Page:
DUMP is the project name of a distributed social network platform, that not only connects the profiles of its users but also offers services on top of this social network. The aim of the project is to create a concept that is possible to be implemented in software and should result in the migration of centralised services as we know them on the public internet towards instances on the DUMP.
Last update: 2017-03-07
This project is on halt, have a look at LifeSocial.
We have two nodes that each have two registered users with profiles (name, email address, avatar etc.). Both nodes X and Y have the module for a marketplace service. User Adam can use this module on his node and create a market listing for a pair of socks that he wants to sell. This listing on the market is published with his profile which he created on the node and saved in a database that is used by the module. User Beatrice who is a user on the same node can now see the listing on the node as well, by requesting a page that is supplied by the module inside the nodes user interface.
If we extend this functionality over the network, the module on Adams and Beatrices node then distributes the listing to all known other nodes that have enabled the market place module. So the users on node Y can also see the listing via the module.Let's begin with the most basic layer that will serve us as the fundation: a distributed social network.
In this distributed network common protocols and software packages are implemented and can be freely used by anyone with a computer. If I choose to participate in this network with my own hardware resources, I install the software for a node and run it on my own device. Since I want to be able to communicate with other nodes, it has implemented protocols that allow the exchange of messages.
The adapter is a software component that needs to be implemented for at least one social network out there. The resulting adapter-API should be as accessable as possible to ensure adoption. The heavy lifting is then done by the adapter itself, which is a project agnostic part of the stack.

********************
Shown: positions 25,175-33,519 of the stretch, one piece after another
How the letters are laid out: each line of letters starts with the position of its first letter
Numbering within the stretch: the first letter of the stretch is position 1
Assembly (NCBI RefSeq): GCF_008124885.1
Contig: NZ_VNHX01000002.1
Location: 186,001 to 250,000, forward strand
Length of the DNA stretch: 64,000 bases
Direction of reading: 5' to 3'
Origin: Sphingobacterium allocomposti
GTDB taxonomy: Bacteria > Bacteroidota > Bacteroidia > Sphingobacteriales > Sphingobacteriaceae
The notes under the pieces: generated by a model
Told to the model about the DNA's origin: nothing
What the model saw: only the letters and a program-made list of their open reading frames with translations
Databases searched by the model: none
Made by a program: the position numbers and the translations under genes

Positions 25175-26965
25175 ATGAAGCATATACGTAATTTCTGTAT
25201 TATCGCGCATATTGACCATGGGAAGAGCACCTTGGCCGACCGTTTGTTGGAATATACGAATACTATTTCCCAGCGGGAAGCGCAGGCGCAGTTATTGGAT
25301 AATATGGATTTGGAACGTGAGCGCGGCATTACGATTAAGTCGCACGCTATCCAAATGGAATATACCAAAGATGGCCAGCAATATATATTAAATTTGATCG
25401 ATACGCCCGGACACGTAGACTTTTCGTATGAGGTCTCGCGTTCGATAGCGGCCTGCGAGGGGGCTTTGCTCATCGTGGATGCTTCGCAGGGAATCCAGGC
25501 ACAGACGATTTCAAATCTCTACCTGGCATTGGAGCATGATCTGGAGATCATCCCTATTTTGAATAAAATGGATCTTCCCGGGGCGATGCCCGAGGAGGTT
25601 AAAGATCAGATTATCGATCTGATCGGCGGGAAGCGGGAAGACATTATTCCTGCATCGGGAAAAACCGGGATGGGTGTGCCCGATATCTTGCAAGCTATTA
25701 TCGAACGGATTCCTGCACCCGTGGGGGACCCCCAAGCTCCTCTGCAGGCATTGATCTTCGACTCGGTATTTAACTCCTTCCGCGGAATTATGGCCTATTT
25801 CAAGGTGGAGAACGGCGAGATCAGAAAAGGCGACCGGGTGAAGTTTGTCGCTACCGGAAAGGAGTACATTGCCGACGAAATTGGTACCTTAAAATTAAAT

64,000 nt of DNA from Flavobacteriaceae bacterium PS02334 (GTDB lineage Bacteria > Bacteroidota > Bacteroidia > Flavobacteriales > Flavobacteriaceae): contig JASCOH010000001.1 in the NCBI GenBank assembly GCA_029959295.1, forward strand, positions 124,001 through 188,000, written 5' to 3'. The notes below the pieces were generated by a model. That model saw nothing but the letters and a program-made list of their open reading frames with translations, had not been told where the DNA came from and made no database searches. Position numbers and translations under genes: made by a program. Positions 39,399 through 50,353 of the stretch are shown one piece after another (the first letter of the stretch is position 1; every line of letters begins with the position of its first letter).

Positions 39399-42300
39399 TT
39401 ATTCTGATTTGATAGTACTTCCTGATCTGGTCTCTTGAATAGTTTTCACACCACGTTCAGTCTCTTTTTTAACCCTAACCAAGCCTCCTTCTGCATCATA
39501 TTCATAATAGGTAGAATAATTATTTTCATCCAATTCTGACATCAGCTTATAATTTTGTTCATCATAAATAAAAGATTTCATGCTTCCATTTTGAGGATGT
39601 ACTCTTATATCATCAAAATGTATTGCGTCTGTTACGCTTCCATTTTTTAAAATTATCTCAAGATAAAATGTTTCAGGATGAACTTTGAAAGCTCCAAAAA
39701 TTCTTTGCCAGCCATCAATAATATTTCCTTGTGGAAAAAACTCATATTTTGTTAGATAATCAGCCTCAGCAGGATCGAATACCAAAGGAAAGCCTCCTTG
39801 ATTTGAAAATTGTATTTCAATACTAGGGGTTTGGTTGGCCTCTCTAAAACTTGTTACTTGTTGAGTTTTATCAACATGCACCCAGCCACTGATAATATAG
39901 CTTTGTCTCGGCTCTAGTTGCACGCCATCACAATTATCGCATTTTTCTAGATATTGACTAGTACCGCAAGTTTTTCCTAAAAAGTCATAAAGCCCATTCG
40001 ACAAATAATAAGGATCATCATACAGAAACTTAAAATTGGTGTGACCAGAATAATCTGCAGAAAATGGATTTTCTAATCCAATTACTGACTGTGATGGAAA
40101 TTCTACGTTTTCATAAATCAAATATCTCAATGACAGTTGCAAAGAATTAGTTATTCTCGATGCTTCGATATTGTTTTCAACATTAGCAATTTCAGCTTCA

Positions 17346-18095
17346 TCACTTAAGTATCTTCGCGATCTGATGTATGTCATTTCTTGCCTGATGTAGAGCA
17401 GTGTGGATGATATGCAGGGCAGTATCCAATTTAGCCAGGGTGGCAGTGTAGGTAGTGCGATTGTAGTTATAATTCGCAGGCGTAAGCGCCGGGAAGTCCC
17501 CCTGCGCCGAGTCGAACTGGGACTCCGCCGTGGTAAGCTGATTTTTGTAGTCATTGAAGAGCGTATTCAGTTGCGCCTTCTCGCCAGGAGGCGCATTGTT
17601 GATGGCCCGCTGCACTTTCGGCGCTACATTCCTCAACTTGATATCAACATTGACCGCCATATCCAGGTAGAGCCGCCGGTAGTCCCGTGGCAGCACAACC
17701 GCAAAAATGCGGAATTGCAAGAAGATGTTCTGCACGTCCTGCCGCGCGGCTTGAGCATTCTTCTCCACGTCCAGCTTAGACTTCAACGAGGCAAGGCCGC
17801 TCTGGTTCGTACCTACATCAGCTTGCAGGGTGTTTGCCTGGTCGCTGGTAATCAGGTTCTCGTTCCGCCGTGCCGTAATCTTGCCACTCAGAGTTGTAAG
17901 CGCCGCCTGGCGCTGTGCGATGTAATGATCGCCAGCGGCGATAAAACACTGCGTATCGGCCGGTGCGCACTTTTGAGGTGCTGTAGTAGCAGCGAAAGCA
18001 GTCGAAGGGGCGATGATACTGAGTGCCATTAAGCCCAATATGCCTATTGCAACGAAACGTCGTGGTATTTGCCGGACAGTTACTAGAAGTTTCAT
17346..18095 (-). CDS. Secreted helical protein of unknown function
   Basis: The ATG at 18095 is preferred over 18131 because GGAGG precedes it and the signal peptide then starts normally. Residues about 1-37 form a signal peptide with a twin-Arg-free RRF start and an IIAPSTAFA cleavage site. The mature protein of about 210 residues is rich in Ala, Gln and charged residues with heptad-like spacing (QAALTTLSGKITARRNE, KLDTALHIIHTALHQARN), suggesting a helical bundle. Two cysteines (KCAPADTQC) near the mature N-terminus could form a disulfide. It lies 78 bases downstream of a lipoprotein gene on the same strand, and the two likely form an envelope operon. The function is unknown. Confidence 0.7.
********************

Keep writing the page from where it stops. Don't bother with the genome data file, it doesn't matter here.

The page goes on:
I'm not yet sure how much functionality the adapter should contain. Maybe the better approach would be to define a class of core modules that are replaceable. E.g. core modules for
Every module that provides a functionality like a market or services exchange needs a storage backend. This storage backend must be in a format that is easily usable (e.g. a common SQL DBMS connection) or even embedded in the node software stack. Having its own backend provides the best compatibility but also needs more configuration by the nodes administrator. Embedding it would mean the adapter handles all file operations between the modules and the node stack.
Every module instance should be able to share its data with other instances of the same type. This way a distributed service network caches and publishes all usable data at every node in the network. This means there must be a seperation between user profile data and the module specific data. A connection between those two parts would need to be authorised by the owner of the data.
Example. User Steve creates a selling offer for his car in a market module. His offer is a data object that belongs to the module and will be distributed over the network. If user Stephanie, who belongs to another node, sees the offer from Steve, she would not see any user related information about Steve as long as she does not request authorisation to view his profile, which Steve must accept.
To extend the functionality, an implemented adapter can be used by modules. Questions that arise in relation to the API between adapter and module:
To go even further one could implement the distribution of modules via the service network. This would enable automatically extending the service network onto nodes that do not yet have a module (or a specific version of a module). This could also offer an update mechanism for modules of the same type, varying in version.
Problems arise in the trust of automatically pulled/installed modules. They also need to handle version compatibility if newer versions overwrite older ones and overtake the storage. What if module versions on different nodes are incompatible? Should the newer version force an update?
My name is Dominik Pataky and this is
Jackass my small thesis in computer science at TU Dresden.
You can contact me via email firstname.lastname@example.org, GPG 0x80BF7C9C5B62468F.